In the evening, the Embassy Suites Hotel’s main entrance remains shuttered with plywood and corrugated metal, but the side door gets you into the casino, going gangbusters, and Outback Steakhouse, where I was about to make the error of eating dinner. At the entry I fell into conversation with someone I will call Jack. I asked him if he was dining or gambling, and he said “neither, I’m going to bed. Been here 62 days and tomorrow we stand up our first poles. Problem is, at the beginning we could find the downed equipment with aerial reconnaissance, but now the foliage is coming back and we can’t see or find anything anymore.” Utility workers, heading into the rainy season, are in a race against more than one set of clocks. They are working hard in difficult conditions. There just are nowhere near enough of them.
One night I head out to find a place on the beach to have dinner, rather than one of the many excellent eateries on the main drag. I poke my way almost five miles west, into Condado, and come upon a right turn, between the sushi place on the right and punk bar on the left, marked Calle Vending. I can see sign a for an open restaurant down at the end, make the turn, pay to park, and discover Oceano, right on the beach. I quickly change to a clean T-shirt and hope for the best.
It’s a beautiful setting, open-air bar, tables along the rail looking out over the water. I sit briefly at the bar, and am attended by Mark, with perfect English (I later learn he is from Pennsylvania). He shows me the menu with its array of appetizers, entrees and sides, and also, a seasonal menu of smaller plates. Tapas, I think and ask. Yes, Mark says.
What is the season I inquire? “It is the post-Maria season,” he says. Lower-priced smaller plates of delicious food so people can still enjoy life for a little less, and maintain family occasions. Brilliant marketing that expresses both expanse and limitation, while helping the business to survive. Puerto Rican hospitality. Several birthday parties are heating up.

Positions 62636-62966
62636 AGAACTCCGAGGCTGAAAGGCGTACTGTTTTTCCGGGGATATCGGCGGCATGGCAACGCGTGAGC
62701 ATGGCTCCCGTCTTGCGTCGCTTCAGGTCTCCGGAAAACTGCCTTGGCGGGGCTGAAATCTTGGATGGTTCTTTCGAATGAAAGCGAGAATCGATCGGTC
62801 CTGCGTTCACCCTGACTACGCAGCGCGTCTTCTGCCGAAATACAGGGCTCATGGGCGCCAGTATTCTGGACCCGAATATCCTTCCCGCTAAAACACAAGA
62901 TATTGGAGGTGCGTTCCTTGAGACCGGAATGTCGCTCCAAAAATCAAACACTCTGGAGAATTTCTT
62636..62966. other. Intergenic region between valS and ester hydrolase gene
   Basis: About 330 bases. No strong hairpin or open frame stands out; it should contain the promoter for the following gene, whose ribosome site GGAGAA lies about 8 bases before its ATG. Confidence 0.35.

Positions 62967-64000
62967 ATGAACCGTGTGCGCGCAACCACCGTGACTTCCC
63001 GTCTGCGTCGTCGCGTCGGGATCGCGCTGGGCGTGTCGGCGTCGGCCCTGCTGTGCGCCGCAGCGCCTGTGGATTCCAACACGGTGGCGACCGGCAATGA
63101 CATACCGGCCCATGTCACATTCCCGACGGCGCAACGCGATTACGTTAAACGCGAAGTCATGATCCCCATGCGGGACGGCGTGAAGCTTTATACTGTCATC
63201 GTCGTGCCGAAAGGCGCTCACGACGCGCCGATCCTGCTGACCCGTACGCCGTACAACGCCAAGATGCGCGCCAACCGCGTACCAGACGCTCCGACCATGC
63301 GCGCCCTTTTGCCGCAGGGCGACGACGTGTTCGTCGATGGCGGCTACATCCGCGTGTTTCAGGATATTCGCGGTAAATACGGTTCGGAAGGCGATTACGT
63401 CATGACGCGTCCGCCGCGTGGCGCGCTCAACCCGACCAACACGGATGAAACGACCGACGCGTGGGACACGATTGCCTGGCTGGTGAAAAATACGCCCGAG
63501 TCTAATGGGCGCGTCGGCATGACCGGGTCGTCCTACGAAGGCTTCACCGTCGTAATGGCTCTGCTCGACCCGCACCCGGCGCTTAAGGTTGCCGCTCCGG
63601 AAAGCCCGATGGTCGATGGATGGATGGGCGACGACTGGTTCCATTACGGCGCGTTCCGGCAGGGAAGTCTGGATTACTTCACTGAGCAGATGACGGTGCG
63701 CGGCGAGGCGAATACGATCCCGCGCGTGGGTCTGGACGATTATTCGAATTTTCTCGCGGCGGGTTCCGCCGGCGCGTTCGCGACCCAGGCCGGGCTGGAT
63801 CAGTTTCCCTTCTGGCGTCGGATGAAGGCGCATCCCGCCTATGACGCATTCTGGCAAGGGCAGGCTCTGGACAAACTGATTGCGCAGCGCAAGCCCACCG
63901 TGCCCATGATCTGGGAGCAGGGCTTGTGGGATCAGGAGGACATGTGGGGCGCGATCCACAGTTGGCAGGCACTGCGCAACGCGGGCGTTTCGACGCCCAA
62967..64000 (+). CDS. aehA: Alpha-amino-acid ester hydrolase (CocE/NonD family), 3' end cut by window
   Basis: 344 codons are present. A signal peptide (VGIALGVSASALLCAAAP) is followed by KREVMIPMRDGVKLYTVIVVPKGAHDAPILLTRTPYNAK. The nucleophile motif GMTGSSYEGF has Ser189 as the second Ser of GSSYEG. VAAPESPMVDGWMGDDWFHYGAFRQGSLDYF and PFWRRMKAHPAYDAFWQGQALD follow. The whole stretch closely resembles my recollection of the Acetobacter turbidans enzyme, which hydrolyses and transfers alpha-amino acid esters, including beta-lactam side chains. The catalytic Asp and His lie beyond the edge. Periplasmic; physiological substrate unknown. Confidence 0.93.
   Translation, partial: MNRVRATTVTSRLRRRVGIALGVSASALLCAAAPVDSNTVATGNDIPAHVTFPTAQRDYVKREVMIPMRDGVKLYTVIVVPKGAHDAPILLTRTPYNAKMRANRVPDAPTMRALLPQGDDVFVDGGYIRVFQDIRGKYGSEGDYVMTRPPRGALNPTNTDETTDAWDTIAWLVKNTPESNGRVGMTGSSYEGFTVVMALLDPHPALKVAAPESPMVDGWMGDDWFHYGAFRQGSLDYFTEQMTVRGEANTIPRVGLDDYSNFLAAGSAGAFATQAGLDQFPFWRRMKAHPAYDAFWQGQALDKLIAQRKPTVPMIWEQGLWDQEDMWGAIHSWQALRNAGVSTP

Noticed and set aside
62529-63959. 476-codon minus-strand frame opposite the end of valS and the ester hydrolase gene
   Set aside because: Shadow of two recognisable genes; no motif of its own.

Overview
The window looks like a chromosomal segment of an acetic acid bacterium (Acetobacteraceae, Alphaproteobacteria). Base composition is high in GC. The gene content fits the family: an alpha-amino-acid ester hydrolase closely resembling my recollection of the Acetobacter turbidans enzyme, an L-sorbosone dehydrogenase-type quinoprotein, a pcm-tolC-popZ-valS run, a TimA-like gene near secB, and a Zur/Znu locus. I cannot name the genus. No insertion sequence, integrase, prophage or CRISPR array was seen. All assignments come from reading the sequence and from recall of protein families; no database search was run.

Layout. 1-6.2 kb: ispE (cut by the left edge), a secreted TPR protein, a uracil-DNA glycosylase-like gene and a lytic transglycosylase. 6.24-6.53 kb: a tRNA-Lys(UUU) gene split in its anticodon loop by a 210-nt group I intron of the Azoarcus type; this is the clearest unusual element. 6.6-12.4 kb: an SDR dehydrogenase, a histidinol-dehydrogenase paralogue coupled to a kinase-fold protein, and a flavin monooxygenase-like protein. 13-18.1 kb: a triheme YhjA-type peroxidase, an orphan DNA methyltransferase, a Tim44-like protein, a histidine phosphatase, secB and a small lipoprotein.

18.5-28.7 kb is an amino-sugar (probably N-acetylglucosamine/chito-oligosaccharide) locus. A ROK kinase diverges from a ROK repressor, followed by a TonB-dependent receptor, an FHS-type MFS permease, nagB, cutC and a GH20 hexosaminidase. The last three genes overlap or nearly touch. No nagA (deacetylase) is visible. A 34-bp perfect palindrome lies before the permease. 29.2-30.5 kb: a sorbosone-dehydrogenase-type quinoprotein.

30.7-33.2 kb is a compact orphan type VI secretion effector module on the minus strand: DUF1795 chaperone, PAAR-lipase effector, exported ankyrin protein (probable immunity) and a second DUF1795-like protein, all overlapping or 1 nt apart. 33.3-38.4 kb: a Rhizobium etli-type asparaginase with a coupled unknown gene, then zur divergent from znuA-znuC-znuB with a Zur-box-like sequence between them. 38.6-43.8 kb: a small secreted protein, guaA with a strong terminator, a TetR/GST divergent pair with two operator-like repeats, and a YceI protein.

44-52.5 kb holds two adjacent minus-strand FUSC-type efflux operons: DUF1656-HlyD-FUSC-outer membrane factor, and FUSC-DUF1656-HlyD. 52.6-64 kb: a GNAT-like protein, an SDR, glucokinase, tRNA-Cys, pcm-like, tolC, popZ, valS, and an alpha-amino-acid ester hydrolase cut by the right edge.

When I come back once again on another night, I meet Jorge, the manager, who tells me the back story. The storm ripped off the front of the building, filled the whole place with sand and debris. When I ask how they found contractors, he said there were none, that they had rallied the kitchen, bar staff, everyone, and had gone to work, for 62 days. “Everyone knows how to do a little bit,” he says. Yes, they had access to finances, but the resourcefulness, and the gentleness and welcome of the seasonal menu, overwhelmed me.
Walking down Loiza Beach my last day, my ninth day of mold and mildew skirmishes and repainting at our condo, I pass the ruined village beach front and a destroyed school. By chance, I meet up with Miquel, whom I have often seen in past years sitting among the now stripped or felled Casuarina trees. We have not seen each other since March, and he is so friendly in his greeting and introduces me to his friend. “Where your wife” he asks me always when I am alone, and I tell him she is at home. He makes an up-and-over hand and arm gesture depicting air travel. He is walking back from fishing by the Loiza River mouth, and I ask if he has any muhara today. He had told me about this small common estuary fish last year. No, he says, and turns slightly to show me his ancient red backpack, with the heads of two large red snappers poking out. “Fishing is good,” he says with a broad, nearly toothless smile.
Walking back, I begin to recall another hurricane, Gilbert, slamming into Jamaica about 30 years ago with similar wind forces, causing most power lines to fail. I remember the news photos, just days later, of the big C-5A Galaxy aircraft, on order of the president and the secretary of defense, with the noses lifted up at Westover, and Massachusetts Electric trucks being loaded. No hesitation. Respond, repair, save lives. No such response to Puerto Rico now — it’s disorganized, underfunde, and caught in political conflicts.
About a month after Maria, the Department of Defense was still waiting for the word from the White House to mobilize and help. They had been ready in 72 hours. The order never came. Perhaps it’s one of the problems with having military in civilian positions — perhaps they take chain of command too literally.